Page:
Many antimicrobial agents take the advantage of the differences between prokaryotic ribosomes (70S) and the eukaryotic ribosomes (80S) to selectively target bacterial protein translation without significantly affecting eukaryotes (Franceschi and Duffy, 2006).
The 70S ribosome is composed of two subunits 30S and 50S built with RNA and proteins (30S composed of 16S rRNA and ribosomal proteins, 50S subunit composed of 23S rRNA, 5S rRNA and ribosomal proteins) which assemble to produce a functional structure for protein synthesis. Each part undertakes a specific function. The small subunit 30S decodes mRNA. In the large 50S part, the protein is formed by the polymerization of amino acids according to the genetic code. tRNA molecules carry the amino acids. Ribosomes possess three tRNA binding sites A, P, and E, hosting the aminoacyl-tRNA, the peptidyl-tRNA, and the exiting tRNA, respectively. Each elongation cycle involves the advancement of the mRNA together with A→ P → E site passage of the tRNA molecule (Agmon et al., 2004).
Antibiotics that target the 30S ribosomal subunit:
• Aminoglycosides:
The aminoglycosides antibiotics (streptomycin, gentamycin, tobramycin, spectinomycin, kanamycin, neomycin and paromycin) are closely related drugs. They have action against a wide range of micro-organisms (Chakraborty, 2009).
The mode of action of streptomycin has been studied more intensively than other aminoglycosides, but all probably act similarly. The first step is the attachment of the aminoglycoside to a specific receptor protein (S12 in the case of streptomycin) on the 30S subunit of the microbial ribosome. Second, the aminoglycoside blocks the normal activity of the "initiation complex" of peptide formation (mRNA + formyl methionine + tRNA). Third, the mRNA message is misread on the "recognition region" of the ribosome; consequently, the wrong amino acid is inserted into the peptide, resulting in a non functional protein. Fourth, aminoglycoside attachment results in break up of polysomes and their separation into monosomes incapable of protein synthesis (Brooks and Carroll, 2010).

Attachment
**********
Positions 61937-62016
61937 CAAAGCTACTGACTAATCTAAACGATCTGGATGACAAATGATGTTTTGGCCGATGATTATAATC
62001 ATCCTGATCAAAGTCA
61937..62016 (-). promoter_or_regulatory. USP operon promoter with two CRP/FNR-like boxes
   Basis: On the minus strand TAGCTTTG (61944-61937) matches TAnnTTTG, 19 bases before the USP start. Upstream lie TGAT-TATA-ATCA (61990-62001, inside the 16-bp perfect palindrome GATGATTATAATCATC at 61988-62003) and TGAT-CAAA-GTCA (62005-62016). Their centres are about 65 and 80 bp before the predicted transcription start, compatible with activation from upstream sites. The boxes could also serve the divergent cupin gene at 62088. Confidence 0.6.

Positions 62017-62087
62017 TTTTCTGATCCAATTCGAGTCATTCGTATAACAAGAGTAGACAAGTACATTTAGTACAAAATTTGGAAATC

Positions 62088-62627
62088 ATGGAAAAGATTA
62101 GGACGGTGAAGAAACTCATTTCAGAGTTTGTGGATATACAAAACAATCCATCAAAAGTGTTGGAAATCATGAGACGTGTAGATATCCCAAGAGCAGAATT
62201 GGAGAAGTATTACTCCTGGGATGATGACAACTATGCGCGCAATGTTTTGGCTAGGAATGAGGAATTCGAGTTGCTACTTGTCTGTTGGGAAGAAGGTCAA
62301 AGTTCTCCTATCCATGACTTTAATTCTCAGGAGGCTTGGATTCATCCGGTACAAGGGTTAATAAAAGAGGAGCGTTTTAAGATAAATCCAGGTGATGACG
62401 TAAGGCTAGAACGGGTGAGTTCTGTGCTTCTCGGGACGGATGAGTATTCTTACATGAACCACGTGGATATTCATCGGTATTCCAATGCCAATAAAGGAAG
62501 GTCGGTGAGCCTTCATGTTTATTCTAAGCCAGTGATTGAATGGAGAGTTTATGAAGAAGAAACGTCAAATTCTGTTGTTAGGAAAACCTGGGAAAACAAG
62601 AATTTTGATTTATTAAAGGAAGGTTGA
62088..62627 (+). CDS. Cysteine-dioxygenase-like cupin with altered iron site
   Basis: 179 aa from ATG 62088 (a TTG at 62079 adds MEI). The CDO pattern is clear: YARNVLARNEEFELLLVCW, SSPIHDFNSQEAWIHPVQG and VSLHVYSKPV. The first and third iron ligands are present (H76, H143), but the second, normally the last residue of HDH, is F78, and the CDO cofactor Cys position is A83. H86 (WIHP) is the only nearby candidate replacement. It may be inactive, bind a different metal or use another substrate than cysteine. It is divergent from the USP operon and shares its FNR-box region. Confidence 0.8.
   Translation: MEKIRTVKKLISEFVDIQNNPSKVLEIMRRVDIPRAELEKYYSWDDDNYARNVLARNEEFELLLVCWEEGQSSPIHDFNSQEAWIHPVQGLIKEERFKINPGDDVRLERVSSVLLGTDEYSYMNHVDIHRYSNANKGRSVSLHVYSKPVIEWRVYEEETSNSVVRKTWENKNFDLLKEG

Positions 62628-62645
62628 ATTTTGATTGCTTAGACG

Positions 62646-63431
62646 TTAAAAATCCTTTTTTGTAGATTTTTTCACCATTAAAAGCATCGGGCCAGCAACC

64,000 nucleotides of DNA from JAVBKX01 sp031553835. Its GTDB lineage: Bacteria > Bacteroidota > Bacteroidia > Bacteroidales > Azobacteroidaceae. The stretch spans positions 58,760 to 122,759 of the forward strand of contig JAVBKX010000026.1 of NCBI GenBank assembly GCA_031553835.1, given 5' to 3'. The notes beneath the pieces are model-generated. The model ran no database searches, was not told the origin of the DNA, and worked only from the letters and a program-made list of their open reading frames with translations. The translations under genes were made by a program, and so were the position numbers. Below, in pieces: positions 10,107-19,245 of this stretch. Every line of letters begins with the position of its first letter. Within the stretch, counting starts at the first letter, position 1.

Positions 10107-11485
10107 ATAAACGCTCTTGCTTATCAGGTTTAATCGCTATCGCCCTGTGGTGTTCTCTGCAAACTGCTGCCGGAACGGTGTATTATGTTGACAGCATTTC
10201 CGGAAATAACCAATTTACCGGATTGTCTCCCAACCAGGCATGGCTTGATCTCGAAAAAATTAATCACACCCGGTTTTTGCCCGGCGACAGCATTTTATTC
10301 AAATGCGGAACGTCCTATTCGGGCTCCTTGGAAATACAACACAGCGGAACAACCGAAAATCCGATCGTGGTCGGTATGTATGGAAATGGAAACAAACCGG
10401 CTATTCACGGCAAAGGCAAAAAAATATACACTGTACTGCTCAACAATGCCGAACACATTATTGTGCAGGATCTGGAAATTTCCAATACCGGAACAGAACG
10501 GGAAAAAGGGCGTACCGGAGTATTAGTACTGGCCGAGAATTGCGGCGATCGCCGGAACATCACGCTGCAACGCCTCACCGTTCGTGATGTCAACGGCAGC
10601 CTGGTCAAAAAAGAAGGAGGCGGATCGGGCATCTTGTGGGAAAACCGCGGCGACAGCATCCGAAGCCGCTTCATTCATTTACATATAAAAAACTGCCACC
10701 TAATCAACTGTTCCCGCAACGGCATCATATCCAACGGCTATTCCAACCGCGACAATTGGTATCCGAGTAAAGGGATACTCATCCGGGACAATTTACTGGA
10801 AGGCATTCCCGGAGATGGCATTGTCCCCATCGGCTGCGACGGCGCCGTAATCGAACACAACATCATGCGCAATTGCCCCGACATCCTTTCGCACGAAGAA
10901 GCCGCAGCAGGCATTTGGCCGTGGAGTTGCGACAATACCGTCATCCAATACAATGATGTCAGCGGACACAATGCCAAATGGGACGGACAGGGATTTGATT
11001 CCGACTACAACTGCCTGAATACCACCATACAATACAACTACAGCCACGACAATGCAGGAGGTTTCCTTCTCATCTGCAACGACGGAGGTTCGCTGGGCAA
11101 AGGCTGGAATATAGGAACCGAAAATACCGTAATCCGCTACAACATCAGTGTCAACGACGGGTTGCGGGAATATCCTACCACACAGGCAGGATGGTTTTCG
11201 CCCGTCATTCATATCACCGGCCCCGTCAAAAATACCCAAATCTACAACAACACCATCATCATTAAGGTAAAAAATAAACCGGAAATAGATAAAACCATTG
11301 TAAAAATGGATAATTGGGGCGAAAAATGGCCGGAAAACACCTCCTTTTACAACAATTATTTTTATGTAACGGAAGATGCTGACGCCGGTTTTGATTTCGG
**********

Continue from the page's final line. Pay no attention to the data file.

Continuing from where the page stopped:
• Tetracyclines:
Tetracyclins bind to the 30S ribosomal subunit and inhibit protein synthesis by blocking the attachment of incoming aminoacyl-tRNA. Thus they prevent introduction of new amino acids to the growing peptide chain (Chopra and Roberts, 2001).
Antibiotics that target the 50S ribosomal subunit:
• Chloramphenicol:
The molecular target for chloramphenicol is the peptidyl transferase enzyme that links amino acids in the growing peptide chain. The effect of the antibiotic is thus to freeze the process of chain elongation, bringing bacterial growth to an abrupt halt. The process is completely reversible, and chloramphenicol is fundamentally a bacteriostatic agent (Biswas et al., 2008).
• Macrolides, Lincosamide and streptogramins :
Macrolides, lincosamides, and streptogramin B (MLSB) antibiotics are structurally dissimilar, but are grouped together due to a common mechanism of action. Macrolides include the drugs erythromycin, clarithromycin, and azithromycin. Clindamycin is the main lincosamide used clinically. Quinupristin, combined with streptogramin A dalfopristin, is the most commonly used streptogramin B antibiotic (Champney and Tober, 2000).
The binding site of these drugs is the 23S of bacterial ribosomal RNA. Binding of the antibiotic prevents movement of the ribosome from one codon to the next; as a result, translation is frozen and protein synthesis is halted (Tsui et al., 2004).
• Oxazolidinones:
The oxazolidinones are a relatively new class of antibiotics. These antibiotics inhibit bacterial growth by interfering with the 50S particle assembly and the binding of aminoacyl-tRNA to the ribosomal A site, as shown for linezolid (Leach et al., 2007).